Tuesday, November 30, 2010

The Medoc sub-region of Bordeaux

On October 8th, I attended a class at Decanter HQ in London led by Decanter Contributing Editor Steven Spurrier and titled Mastering the Medoc and Graves.  In a previous post, I reviewed the class as an event.  In this and subsequent posts, I will report on the regions, the houses, and the wines covered in the course.  I begin the series with a look at the Medoc.

The Medoc is a part of the larger (and storied) Bordeaux wine region which is concentrated around the Gironde estuary and its tributary rivers, the Garonne and Dordogne.  The region owes its winemaking prowess to a number of factors: (i) a temperate climate characterized by humid springs, hot summers, sunny autumns, and relatively mild winters; (ii) the warming influences of the Gironde and the Gulf Stream in the Atlantic Ocean; (iii) its soils (quartz and flint pebbles over a subsoil of marl on the left bank and clay, limestone, and some gravel on the right); and (iv) protection from the ocean winds by the Landes pine forest to the southwest.

The Medoc is divided into two sub-appellations, the Medoc to the north and the Haut-Medoc, with the Medoc covering 4700 hectares and the Haut-Medoc 4300.  The Medoc sub-appellation, called Bas Medoc in earlier times, has heavy, moisture-retaining soils which are much more suited to Merlot than the Cabernet Sauvignon which dominates in its neighbor to the south.  Many areas in the Haut Medoc have large deposits of gravel which were washed down from the Pyrenees thousands of years ago.  This gravel provides excellent drainage and ideal conditions for Cabernet Sauvignon which does not like "wet feet."  These gravelly soils also retain warmth and, in so doing, aid in the ripening of the grapes.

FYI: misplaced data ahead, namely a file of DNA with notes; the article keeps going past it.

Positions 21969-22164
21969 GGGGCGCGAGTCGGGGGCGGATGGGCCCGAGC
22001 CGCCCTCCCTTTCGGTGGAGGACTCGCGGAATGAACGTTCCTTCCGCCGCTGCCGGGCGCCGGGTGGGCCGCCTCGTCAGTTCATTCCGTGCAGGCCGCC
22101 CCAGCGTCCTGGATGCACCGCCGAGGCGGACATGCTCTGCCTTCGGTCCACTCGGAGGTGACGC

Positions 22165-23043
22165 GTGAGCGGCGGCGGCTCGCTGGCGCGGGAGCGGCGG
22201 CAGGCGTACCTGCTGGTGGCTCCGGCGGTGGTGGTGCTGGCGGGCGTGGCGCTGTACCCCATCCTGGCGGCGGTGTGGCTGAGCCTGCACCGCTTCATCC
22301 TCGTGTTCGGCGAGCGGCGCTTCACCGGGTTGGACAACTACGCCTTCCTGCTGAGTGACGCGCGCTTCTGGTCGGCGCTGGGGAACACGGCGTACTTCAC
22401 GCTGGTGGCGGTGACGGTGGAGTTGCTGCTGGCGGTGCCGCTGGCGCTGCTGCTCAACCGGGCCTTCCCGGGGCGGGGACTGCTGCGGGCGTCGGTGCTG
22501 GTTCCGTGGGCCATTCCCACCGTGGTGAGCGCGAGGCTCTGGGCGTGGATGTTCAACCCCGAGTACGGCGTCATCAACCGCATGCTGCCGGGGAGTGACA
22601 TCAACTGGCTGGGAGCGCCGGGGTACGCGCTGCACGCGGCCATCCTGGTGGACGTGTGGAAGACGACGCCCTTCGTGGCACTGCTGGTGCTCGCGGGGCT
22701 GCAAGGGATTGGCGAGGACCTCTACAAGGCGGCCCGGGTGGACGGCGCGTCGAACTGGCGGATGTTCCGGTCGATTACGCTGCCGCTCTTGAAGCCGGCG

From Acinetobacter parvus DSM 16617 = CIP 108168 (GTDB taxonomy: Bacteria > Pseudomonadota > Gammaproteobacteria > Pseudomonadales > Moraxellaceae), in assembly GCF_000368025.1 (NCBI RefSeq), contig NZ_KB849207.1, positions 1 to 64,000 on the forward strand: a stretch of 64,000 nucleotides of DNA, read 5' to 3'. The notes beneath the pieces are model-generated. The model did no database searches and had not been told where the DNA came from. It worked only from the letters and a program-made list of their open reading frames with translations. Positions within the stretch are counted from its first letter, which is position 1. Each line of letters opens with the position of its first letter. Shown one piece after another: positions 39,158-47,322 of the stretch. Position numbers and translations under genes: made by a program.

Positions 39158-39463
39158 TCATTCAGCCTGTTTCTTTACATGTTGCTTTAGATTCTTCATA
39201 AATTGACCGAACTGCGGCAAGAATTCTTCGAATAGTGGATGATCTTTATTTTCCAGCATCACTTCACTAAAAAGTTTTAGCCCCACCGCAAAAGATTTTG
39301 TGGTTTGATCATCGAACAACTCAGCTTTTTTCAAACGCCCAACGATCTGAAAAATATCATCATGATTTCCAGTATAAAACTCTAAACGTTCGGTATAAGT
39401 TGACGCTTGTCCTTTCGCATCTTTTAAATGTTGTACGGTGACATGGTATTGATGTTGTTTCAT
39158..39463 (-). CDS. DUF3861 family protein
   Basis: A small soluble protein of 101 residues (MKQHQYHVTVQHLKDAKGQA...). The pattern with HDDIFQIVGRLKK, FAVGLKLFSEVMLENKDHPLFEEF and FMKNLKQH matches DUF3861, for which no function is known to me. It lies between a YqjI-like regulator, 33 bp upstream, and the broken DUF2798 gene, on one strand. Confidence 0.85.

The Chateaux in the the Medoc have been ranked since the 1855 World's Fair and that 1855 Classification, as well as the Cru Bourgeois classification, have been covered in a previous post.

Within the Haut-Medoc appellation there are a number of communal appellations which are renowned for producing some of the finest wines in the world.  Beginning with St. Estephe to the south of Medoc, these communes hug the Gironde until ending with Margaux at the fork which heralds the beginning of the Garonne and Dordogne rivers.  St. Estephe covers 1200 hectares and its wines are considered to be rustic.  They are tannic, muscular, and long-lasting.  Pauillac is 1100 hectares in size with wines that are considered powerful, yet elegant.  There are 15 classed growths but three Premier Crus (Chateaus Lafite, Latour, and Mouton) in this commune.  St. Julien is the smallest of the communes with 900 hectares and has 10 classed growths.  Its wines age well and combine elegance with austerity.  Margaux covers 1300 hectares and its wines are thought to be the most "perfumed, feminine, and elegant."

I will cover the Graves region in my next post.

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